On Sundays, the Barbican also becomes host to one of London's most beautiful botanical gardens.

When I arrived in London, the busy days and restless activities were so different to my previous village life. I loved it. It was what I needed. But after a year of London I've found that my favourite spaces in London are the quiet ones. The parks, hidden streets, gardens. The Barbican is one of these places.

p.s. the restaurant is lovely too. we spent a whole afternoon and evening there. genuinely.

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Thursday, 30 July 2015

Being a first year Bartlett student.

My first year of architecture.

I // The visible and invisible. We were given a site along Greenwich beach and measured every single metre squared, examining the site in upmost detail - the visible. We created scaled drawings with the measurements and then focused in on the parts we we most interested by - invisible to most people. For me - the textures of the ground at different points.

II // Longing and Belonging. Our second project was to create an installation within our studio groups for the Royal Naval College in Greenwich. The installation had to have a sense of belonging to its site within the Royal Naval College and longing for the site along Greenwich beach. My studio group created an installation which changed vibrations into scratchings on chalk, depending on the skittle thrown down the alley.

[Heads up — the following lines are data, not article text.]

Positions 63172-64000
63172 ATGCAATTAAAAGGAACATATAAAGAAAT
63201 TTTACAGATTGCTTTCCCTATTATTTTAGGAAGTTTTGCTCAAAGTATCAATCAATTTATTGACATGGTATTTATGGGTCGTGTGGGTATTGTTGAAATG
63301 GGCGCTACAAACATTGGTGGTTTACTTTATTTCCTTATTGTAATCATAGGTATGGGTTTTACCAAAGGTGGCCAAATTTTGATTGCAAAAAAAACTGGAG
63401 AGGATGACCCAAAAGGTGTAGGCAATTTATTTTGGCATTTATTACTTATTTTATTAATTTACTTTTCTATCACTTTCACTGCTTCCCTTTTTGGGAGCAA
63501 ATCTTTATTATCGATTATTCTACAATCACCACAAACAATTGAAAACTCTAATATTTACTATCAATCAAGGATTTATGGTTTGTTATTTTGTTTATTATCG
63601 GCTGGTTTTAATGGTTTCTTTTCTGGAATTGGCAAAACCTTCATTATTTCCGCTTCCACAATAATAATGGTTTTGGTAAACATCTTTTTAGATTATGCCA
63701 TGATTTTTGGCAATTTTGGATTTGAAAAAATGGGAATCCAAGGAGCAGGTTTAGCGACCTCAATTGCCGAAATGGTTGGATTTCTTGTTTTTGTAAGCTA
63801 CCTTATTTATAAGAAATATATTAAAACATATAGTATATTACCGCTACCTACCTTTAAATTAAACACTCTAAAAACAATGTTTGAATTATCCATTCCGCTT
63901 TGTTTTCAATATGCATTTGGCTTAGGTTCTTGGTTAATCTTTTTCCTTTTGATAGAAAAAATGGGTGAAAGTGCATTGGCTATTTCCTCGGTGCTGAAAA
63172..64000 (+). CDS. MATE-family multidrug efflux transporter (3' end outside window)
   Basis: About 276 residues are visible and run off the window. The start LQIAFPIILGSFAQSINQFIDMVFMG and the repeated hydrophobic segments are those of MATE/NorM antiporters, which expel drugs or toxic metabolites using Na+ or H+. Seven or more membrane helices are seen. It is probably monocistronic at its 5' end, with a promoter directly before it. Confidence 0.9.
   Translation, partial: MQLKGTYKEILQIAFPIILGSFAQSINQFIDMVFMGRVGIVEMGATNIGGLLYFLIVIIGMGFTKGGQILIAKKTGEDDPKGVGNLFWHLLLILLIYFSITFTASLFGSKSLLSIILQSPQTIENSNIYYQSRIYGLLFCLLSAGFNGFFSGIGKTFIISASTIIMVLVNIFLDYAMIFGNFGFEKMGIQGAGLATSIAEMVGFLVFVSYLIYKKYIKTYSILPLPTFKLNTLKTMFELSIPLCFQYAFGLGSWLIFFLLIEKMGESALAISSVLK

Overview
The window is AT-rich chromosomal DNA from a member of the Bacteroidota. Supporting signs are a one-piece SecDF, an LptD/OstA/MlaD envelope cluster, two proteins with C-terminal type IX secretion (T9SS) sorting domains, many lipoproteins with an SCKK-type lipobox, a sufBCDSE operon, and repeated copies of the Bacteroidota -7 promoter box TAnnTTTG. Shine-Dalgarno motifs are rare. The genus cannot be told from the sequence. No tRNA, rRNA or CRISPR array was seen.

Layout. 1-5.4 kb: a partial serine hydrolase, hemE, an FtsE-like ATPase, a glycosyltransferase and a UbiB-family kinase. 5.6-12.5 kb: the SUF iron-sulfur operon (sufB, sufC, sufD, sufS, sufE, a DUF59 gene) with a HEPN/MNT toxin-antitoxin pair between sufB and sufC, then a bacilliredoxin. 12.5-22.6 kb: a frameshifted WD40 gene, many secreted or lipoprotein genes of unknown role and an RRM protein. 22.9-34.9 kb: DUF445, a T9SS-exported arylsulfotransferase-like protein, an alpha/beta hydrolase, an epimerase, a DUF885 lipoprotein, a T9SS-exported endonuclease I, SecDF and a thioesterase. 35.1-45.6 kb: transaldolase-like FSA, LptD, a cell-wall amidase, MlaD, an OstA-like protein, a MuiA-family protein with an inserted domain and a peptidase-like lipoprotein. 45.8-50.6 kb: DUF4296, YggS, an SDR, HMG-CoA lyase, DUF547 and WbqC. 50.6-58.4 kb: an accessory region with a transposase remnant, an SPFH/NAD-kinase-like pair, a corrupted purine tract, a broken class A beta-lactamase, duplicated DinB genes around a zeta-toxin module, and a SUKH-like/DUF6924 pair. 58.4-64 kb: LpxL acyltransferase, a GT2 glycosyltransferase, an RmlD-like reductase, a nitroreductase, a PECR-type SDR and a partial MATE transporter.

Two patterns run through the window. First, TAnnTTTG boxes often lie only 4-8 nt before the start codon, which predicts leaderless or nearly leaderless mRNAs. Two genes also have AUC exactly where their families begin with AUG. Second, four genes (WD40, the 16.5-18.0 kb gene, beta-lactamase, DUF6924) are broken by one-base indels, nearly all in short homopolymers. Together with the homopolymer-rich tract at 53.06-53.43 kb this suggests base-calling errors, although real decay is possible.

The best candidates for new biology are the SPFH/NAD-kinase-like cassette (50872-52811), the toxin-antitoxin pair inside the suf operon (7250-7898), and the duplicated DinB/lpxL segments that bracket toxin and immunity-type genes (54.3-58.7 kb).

III // Bibliothèque Sainte Geneviève. The whole year took a trip to Paris for a week. We had the best time gallivanting around Paris' most beautiful and exciting spaces. Foundation Louis Vuitton was my personal highlight. During the week we were also given building to survey and sketchbooks to scribble inspirations down. Mine - the grand library in the heart of Paris.